An extremely rare watch manufactured by Seiko to celebrate Tokyo hosting the 1964 Olympic Games has been sold at auction for HKD$138,125 (£13,580/$17,821/€15,060).
There was a flurry of bidding in the final moments as the online auction organised by Bonhams in Hong Kong closed today for the stainless-steel Seiko chronograph bracelet watch with lap-counter and date display.
The timepiece was the main attraction of an auction titled “Making Waves: Seiko – A Private Collection of Japanese Wristwatches", offering watches from a single owner who spent the past 15 years collecting Seiko's major vintage and modern watches.
Considered as the "holy grail" of Seiko timepieces, the legendary and exceedingly-rare Ref. 5718-8000 was produced in 1964 for the Tokyo Olympics as an effective sports counter.
The two iconic push buttons on the left of the watch allow wearers to easily adjust the 1's and 10's positions of the count graph - a function designed to count laps; while the single sub-dial located at six o'clock has both a continuous second and a 60-minute register.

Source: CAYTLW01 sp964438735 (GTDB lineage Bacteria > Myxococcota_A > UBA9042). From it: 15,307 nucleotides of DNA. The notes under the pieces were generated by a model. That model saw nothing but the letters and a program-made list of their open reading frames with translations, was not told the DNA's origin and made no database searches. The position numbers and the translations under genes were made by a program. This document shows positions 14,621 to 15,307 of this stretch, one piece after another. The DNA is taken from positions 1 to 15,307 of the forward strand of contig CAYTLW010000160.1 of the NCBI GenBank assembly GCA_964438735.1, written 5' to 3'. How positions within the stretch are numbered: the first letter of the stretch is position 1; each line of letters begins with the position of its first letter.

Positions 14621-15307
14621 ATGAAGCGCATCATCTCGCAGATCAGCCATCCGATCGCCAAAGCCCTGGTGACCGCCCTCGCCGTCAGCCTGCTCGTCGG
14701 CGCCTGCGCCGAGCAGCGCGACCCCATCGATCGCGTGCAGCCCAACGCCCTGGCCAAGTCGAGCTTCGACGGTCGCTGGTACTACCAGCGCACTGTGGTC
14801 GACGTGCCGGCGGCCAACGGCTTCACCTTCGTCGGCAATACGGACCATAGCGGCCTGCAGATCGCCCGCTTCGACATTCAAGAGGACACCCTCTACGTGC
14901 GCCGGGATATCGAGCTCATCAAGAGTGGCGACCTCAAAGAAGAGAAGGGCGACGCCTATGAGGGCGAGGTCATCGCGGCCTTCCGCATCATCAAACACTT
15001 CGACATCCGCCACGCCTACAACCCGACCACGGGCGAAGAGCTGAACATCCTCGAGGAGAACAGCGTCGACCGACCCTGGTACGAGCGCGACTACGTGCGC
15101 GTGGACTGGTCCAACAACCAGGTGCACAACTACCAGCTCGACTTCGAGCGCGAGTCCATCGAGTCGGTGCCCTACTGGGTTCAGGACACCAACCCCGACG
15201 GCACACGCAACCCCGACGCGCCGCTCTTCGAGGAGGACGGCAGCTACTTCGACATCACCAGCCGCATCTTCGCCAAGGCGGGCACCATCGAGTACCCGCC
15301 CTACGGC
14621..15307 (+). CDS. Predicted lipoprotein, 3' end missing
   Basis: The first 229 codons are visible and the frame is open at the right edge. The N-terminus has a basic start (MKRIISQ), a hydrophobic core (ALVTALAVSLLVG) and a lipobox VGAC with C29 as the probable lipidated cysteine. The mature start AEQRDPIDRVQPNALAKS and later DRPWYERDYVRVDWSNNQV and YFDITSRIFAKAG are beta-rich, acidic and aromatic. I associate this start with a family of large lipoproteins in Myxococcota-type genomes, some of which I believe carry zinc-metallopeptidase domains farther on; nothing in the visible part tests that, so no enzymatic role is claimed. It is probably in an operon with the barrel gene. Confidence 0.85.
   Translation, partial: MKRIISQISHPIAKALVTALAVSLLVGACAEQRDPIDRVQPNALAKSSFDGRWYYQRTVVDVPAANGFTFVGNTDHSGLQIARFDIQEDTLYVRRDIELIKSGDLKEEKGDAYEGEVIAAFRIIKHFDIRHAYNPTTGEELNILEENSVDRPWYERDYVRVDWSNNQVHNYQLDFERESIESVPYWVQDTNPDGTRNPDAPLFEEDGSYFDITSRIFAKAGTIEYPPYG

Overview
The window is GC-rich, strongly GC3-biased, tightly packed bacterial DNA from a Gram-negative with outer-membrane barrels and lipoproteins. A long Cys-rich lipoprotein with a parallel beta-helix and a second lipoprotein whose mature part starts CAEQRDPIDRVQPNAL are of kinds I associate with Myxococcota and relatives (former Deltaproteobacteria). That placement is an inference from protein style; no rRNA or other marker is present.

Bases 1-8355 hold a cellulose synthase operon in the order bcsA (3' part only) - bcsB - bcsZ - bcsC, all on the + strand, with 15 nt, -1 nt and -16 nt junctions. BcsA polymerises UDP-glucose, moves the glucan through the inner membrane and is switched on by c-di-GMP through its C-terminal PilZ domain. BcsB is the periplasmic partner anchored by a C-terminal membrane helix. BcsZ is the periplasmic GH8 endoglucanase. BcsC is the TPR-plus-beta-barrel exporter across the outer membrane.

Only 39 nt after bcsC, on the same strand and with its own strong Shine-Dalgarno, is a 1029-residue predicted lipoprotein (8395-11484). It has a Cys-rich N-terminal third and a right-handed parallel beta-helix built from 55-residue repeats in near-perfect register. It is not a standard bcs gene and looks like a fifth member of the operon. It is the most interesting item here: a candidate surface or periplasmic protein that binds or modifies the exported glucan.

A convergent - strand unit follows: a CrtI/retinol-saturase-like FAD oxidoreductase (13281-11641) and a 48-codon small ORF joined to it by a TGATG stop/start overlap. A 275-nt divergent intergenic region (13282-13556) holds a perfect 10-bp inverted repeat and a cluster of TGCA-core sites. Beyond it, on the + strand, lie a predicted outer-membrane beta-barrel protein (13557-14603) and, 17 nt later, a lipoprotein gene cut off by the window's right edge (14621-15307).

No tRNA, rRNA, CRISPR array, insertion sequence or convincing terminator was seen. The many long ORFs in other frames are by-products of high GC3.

It had originally been marketed at a price of JPY35,000 (£250/$330/€280).
The 1964 Summer Olympics in Tokyo was the event that helped launch Seiko as a global brand after they were given the opportunity to fulfil the role as official timekeeper instead of Omega, who had done it since Los Angeles 1932.
The system used at the 1964 Olympic Games linked the starting pistol with a quartz timer and a photo finish apparatus was used to record finishing times.
This technology was not only useful for recording ultra-accurate finishing times at the Olympics, but the technology used in the Seiko Astron, the world's first "quartz clock" wristwatch, was based on it and the company's sales grew internationally.
Last month a rare 18K Patek Philippe Calatrava series quartz movement watch, made in 1994 and presented to an unnamed member of the International Olympic Committee, was sold by Boston-based RR Auction for $14,948.75 (£11,431.28/€12,712.26).
Patek very rarely integrate logos to their dial, with this example produced in limited quantity in commemoration of the 1994 Winter Olympic Games in Lillehammer.